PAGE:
The Role of Computers and Technology in Health care Education

The Role of Computers and Technology in Health care Education

Jan K. Hart (University of Arkansas for Medical Sciences, USA)
DOI: 10.4018/978-1-878289-74-2.ch016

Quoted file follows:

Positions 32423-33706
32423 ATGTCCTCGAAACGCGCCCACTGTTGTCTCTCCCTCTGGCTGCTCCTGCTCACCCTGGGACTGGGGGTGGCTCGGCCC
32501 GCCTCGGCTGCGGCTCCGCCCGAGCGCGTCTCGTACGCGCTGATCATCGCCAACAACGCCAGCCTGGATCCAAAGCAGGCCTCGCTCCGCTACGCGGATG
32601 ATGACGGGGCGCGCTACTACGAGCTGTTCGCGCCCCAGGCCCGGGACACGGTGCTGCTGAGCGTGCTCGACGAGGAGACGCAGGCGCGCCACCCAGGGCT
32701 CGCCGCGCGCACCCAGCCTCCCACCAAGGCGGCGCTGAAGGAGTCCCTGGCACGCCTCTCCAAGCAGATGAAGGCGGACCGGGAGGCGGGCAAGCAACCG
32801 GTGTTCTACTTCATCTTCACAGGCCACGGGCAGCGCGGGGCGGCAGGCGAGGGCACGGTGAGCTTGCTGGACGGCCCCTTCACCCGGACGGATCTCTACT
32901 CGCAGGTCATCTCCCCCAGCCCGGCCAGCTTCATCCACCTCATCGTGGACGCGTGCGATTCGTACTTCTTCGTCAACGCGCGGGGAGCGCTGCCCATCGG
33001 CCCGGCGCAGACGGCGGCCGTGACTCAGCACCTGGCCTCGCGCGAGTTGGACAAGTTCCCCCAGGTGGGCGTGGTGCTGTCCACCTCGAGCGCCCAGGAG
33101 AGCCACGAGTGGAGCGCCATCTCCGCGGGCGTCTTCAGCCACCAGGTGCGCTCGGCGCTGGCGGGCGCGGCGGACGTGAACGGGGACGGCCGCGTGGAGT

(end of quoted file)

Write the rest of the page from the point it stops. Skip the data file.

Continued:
The goal of health care education at the University of Arkansas for Medical Sciences (UAMS) is a good nurse, doctor, pharmacist, or allied health professional—a well-prepared health care professional who is knowledgeable, knows how to get information as needed, and knows how to use information in a clinical practice setting. The health care professional is trained and practices in a computer- and network-intensive environment where distributed access to electronic information—the medical literature, medical records, and laboratory data—is needed and is increasingly expected. It is during their education that professionals learn to use and value the electronic tools at their disposal. Institutions like UAMS search for ways to support teaching faculty, clinical educators, and students in making the most of useful computer-based practice tools, information resources, and educational technologies. Computer literacy, faculty development, facilities planning and support, access issues, and incorporation of increasingly sophisticated educational modalities are key elements in successful education at UAMS. The use of technology in health care and health care education is unavoidable and growing more so daily. The convergence of the Internet and Internet 2 and other federal and state initiatives for faster and more extensive networks, combined with continually falling prices for increasingly powerful computers, has created a climate full of promise as well as unmitigated hype. It is often assumed that everyone is being swept along by the tide of computer technology and that the impetus of the tide will prepare faculty and students for this new age in medical education. It is wrong to assume that all faculty and students are prepared to use and manage sophisticated medical informatics tools. UAMS is looking beyond the myths of computer literacy to make a realistic appraisal of the computer readiness of their faculty and students, so that appropriate help and support is available. This case study illustrates the ways that information technology is used in health care education at the University of Arkansas for Medical Sciences and other health care education institutions. It addresses the problems that must be overcome and the advantages and opportunities that information technology tools provide for health care education. It examines this in light of the changing face of health care and, consequently, health care education.

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